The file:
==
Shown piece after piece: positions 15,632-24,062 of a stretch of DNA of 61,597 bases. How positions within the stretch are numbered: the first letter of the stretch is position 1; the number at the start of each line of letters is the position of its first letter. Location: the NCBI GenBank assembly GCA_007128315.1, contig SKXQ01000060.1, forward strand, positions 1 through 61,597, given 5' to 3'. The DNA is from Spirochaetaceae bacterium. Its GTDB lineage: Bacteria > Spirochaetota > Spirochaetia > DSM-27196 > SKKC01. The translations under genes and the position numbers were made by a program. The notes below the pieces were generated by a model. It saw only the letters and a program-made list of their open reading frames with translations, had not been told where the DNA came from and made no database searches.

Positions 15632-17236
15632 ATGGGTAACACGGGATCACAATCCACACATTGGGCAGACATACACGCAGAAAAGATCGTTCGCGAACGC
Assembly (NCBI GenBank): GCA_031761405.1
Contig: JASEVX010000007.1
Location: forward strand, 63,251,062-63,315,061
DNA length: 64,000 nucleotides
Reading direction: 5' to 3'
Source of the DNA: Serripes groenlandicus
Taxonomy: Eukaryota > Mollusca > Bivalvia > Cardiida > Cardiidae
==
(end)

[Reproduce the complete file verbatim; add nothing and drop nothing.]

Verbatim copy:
Shown piece after piece: positions 15,632-24,062 of a stretch of DNA of 61,597 bases. How positions within the stretch are numbered: the first letter of the stretch is position 1; the number at the start of each line of letters is the position of its first letter. Location: the NCBI GenBank assembly GCA_007128315.1, contig SKXQ01000060.1, forward strand, positions 1 through 61,597, given 5' to 3'. The DNA is from Spirochaetaceae bacterium. Its GTDB lineage: Bacteria > Spirochaetota > Spirochaetia > DSM-27196 > SKKC01. The translations under genes and the position numbers were made by a program. The notes below the pieces were generated by a model. It saw only the letters and a program-made list of their open reading frames with translations, had not been told where the DNA came from and made no database searches.

Positions 15632-17236
15632 ATGGGTAACACGGGATCACAATCCACACATTGGGCAGACATACACGCAGAAAAGATCGTTCGCGAACGC
Assembly (NCBI GenBank): GCA_031761405.1
Contig: JASEVX010000007.1
Location: forward strand, 63,251,062-63,315,061
DNA length: 64,000 nucleotides
Reading direction: 5' to 3'
Source of the DNA: Serripes groenlandicus
Taxonomy: Eukaryota > Mollusca > Bivalvia > Cardiida > Cardiidae